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Making a Name for Himself

Over this past weekend, about 24,000 Twins fans made the trek to the Metrodome for Twins Fest. The annual event is a tremendous fund raiser for the Twins Community Fund, but it is also an opportunity for Twins fans to start getting themselves ready and excited about the upcoming season. It’s been a long offseason for Twins fans, so being able to enter the Dome and see many of their favorite current, former or future Twins can be a great experience for those that collect autographs or for those that just want to be surrounded by baseball.

It is also an opportunity for players in the Twins organization to see their teammates from last year and meet players new to the organization. One of the new guys was hard-throwing Trevor May who came to the Twins organization in December from the Phillies in the Ben Revere trade.[PRBREAK][/PRBREAK]

“It’s going to take me awhile to remember some names, but it’ll come, I guess.”

May made the trip on Friday from Seattle, where he grew up a Mariners fan. When the 2008 fourth-round draft pick, it wasn’t an easy decision to sign with the Phillies. He was the valedictorian at his high school (Kelso HS in Kelso, Washington) and had a scholarship to Stanford. But after consulting with his family, he decided to sign. He quickly became one of the best prospects in the Phillies organization. Before the 2012 season, he was the team’s top prospect, according to Baseball America.

Attached Image: Trevor May Interview.jpg

In 2012, he struggled some in his first season at AA Reading. He went 10-13 with a 4.87 ERA and a 1.45 WHIP in 28 starts that covered 149.2 innings. However, he was inconsistent.

In April, he went 5-0 with a 2.40 ERA. However, over the next three months, he went 3-8 with a 6.19 ERA. He ended the season by posting a 3.53 ERA in six August starts. How does he evaluate his season?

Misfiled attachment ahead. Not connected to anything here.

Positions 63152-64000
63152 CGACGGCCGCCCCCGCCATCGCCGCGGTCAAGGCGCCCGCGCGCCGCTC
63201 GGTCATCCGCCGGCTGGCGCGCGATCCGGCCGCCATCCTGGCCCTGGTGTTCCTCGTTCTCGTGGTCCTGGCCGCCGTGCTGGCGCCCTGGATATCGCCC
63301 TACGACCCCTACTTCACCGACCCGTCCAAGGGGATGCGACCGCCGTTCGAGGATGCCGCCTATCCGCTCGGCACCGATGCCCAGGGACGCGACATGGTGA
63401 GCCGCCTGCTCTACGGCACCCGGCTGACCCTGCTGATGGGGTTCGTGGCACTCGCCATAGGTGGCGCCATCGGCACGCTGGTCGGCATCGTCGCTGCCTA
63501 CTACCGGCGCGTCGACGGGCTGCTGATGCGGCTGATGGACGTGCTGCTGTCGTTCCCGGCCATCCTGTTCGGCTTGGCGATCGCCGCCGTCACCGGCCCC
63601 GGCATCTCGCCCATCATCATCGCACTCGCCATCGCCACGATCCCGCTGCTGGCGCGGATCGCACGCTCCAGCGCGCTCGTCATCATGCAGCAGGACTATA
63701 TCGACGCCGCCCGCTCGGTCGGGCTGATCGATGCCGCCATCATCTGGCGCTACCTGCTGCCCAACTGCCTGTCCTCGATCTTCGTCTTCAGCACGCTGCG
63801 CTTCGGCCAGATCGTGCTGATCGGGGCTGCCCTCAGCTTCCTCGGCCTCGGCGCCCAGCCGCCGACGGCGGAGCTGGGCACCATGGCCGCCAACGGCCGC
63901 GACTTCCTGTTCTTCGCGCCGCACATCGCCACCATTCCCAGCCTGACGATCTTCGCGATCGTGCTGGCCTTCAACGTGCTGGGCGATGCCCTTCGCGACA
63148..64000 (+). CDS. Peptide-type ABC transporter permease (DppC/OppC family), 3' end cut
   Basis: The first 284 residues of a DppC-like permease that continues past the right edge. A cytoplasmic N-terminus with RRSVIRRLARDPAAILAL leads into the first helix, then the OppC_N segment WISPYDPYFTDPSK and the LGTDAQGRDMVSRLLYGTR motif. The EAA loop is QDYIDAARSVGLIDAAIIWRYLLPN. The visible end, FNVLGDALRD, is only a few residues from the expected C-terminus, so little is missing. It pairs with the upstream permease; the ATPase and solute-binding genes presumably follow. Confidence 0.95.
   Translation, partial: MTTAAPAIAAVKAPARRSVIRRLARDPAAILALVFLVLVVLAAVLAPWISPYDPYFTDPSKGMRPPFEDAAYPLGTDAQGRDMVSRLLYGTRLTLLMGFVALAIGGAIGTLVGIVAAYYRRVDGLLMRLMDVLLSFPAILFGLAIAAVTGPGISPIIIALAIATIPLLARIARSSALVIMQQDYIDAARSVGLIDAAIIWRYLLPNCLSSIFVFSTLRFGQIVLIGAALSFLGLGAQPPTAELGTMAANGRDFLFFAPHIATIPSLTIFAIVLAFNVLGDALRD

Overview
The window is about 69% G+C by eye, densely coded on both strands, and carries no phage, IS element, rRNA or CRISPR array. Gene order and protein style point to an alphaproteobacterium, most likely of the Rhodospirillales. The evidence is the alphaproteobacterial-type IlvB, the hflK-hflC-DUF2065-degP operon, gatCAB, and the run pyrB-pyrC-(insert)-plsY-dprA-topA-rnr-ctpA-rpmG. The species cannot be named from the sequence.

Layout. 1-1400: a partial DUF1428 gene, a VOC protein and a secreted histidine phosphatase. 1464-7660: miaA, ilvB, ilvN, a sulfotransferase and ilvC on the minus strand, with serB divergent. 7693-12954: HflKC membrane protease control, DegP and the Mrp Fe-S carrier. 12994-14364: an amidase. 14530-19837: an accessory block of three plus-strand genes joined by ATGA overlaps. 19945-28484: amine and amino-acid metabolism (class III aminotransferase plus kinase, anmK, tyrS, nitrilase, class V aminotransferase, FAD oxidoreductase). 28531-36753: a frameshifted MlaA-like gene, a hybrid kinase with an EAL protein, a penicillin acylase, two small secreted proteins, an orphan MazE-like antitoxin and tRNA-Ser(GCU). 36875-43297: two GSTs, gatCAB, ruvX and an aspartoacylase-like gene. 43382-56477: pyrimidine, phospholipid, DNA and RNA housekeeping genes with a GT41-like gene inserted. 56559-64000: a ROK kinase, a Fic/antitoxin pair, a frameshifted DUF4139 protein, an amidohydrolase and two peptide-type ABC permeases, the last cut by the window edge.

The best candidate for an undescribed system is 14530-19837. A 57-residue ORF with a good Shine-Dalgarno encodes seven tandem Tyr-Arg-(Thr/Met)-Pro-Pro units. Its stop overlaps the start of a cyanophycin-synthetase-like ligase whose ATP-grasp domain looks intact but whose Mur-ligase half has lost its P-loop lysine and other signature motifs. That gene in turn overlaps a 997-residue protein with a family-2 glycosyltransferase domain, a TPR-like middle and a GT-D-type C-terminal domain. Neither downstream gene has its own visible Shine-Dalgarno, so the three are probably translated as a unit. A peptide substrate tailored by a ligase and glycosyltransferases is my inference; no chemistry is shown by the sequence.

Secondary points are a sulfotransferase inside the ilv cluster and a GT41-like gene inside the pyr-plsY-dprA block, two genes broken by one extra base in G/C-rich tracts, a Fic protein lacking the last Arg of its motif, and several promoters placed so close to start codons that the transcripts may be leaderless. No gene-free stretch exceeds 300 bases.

“I started great. I stumbled a little bit. I look back at it as growing pains, and I thought I was a much better pitcher the end of the year. Even with the numbers at the beginning of the year, much better at the end than the beginning. All in all, it was a success. It might not have seemed that way on paper because the stumbling lasted a little longer than I would have liked. But I feel like I’m definitely closer to my goal than I was going into last year.”

How did he feel about being traded?

“It’s a cool thing, but it’s always a double-sided coin. Being traded, you have to leave all the guys you’ve played with for five years in the organization that drafted you. The game is a business. It’s kind of an honor to be traded for because someone must think highly of you and I’m excited to start in a Twins uniform.”

May was added to the 40 man roster of the Phillies an offseason ago. That means that he will be going to Twins spring training in a couple of weeks in Ft. Myers. There, he will join (and be roommates with) Alex Meyer, the hard-throwing righty that the Twins acquired from the Nationals in the Denard Span trade. Regarding spring training, manager Ron Gardenhire will deliver a clear message to the two newcomers: